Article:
February 3, 2015
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Praised as "a tender exploration of friendship, families, and first love" (Liane Moriarty, New York Times bestselling author of The Husband's Secret), this coming-of-age novel from bestselling author Frances Whiting is equal parts heartwarming, accessible, and thought provoking.
"Tallulah de Longland," she said slowly, letting all the Ls in my name loll about lazily in her mouth before passing judgment. "That," she announced,"is a serious glamorgeous name."
From the day Annabelle Andrews sashays into her classroom, Tallulah 'Lulu' de Longland is bewitched: by Annabelle, by her family, and by their sprawling, crumbling house tumbling down to the river.
Their unlikely friendship intensifies through a secret language where they share confidences about their unusual mothers, first loves, and growing up in the small coastal town of Juniper Bay. But the euphoria of youth rarely lasts, and the implosion that destroys their friendship leaves lasting scars and a legacy of self-doubt that haunts Lulu into adulthood.
Years later, Lulu is presented with a choice: remain the perpetual good girl who misses out, or finally step out from the shadows and do something extraordinary. And possibly unforgivable . . .
It's not how far you fall, but how high you bounce.
Whether it was because I didn't read the summary carefully enough or what, I'm not sure, but I was expecting something different from Walking on Trampolines. Something more solely focused on Lulu and Annabelle's teen and young adult years. Frances Whiting's novel is so much more, though. It's really an astounding read.
The quote, from Liane Moriarty, that's on the front of the book, "a tender exploration of friendship, families, and first love," could not be more true. A lot of ground, a lot of years are covered in the 368 pages: from Annabelle and Tallulah meeting in school, becoming best friends, their teen years together, their interactions with each other's families, the end of that friendship, and what follows.
Whiting created a really interesting dynamic with Lulu and Annabelle's friendship. Both girls are from families that are, in their own way, not quite conventional; though it's more readily apparent with Annabelle's family. How the two of them fit together, how they fit with each other's families shows us a lot of who the girls are. Their friendship is undeniable.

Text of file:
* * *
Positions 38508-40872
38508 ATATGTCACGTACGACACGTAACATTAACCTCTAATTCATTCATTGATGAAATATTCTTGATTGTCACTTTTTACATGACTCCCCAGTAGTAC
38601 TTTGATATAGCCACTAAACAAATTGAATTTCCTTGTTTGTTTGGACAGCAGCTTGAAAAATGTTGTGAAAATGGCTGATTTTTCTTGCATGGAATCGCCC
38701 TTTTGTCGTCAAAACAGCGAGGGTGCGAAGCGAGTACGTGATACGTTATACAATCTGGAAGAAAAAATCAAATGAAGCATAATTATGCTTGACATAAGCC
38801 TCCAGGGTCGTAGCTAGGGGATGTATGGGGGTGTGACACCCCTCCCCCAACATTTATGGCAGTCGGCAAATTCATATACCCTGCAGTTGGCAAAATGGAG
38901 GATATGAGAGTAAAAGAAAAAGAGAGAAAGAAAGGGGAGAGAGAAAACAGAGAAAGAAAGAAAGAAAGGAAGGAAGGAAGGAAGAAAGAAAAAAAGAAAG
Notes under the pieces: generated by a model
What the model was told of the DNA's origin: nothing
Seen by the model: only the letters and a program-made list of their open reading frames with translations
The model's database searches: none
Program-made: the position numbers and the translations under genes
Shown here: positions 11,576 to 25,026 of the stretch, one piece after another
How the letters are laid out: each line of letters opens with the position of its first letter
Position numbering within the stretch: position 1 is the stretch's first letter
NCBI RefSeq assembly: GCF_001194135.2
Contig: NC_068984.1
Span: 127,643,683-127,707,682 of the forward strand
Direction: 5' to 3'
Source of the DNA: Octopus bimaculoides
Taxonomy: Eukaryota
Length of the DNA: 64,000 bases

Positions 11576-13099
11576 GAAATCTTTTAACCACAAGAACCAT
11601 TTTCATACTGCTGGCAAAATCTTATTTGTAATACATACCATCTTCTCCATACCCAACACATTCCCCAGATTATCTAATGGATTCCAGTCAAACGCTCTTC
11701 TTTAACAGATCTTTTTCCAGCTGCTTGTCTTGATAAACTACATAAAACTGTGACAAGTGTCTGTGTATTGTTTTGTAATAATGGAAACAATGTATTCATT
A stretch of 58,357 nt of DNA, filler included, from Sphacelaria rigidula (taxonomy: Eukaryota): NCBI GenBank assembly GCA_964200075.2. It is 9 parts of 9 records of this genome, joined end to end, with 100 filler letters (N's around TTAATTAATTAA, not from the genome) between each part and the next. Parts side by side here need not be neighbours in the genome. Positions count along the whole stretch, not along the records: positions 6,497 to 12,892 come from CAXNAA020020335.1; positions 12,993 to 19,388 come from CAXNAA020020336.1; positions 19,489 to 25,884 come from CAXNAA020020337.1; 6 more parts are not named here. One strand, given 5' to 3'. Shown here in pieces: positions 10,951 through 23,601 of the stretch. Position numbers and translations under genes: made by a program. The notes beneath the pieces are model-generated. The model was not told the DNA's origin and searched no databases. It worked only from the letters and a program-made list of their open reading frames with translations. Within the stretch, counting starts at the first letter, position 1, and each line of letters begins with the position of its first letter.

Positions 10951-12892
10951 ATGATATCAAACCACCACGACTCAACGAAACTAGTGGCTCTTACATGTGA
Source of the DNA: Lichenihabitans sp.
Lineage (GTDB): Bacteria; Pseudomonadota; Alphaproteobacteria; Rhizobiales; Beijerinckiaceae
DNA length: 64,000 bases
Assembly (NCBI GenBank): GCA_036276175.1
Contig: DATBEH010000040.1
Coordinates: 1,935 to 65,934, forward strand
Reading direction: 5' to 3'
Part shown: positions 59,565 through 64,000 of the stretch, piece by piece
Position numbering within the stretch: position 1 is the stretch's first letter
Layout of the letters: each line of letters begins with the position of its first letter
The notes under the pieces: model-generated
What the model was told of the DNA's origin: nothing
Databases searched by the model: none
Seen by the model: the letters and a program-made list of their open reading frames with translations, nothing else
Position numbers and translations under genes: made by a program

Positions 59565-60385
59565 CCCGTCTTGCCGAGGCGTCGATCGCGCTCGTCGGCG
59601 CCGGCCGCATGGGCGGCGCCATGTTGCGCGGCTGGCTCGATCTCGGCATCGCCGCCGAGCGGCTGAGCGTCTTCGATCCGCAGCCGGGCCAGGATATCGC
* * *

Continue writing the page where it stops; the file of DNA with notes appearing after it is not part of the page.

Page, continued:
Their differences (individually and of their families, parents) really show us who the characters are. The involvement of their whole families, of the drama and/or difficulties therein not only fills out the girls' characters, it makes the story that much more engrossing. I like the characters the author's created in their parents. They're different and I loved seeing the different impacts each had on Lulu and Annabelle.
Then when their friendship in ruins, the story continues being great. Whether Lulu and Annabelle want the other in their lives anymore doesn't quite matter. They may be out of sight, but they can never quite be out of mind. Their lives were so intertwined for so many years, there just can't be a clean break.
As enjoyable as it was to read about their friendship, this part was at least as good. We see Lulu on her own, what her life without Annabelle as a best friend looks like. Where things went from here, the new characters introduced, the older characters we really got to know, the growth of Lulu's character, were fantastic.
A lot - a lot - happens after Lulu and Annabelle's friendship implodes. To say much at all of what would be spoilery and no fun, but do know that it's great. I absolutely enjoyed France Whiting's novel and am looking forward to her next one, whatever it may be.
review copy received, via NetGalley, from publisher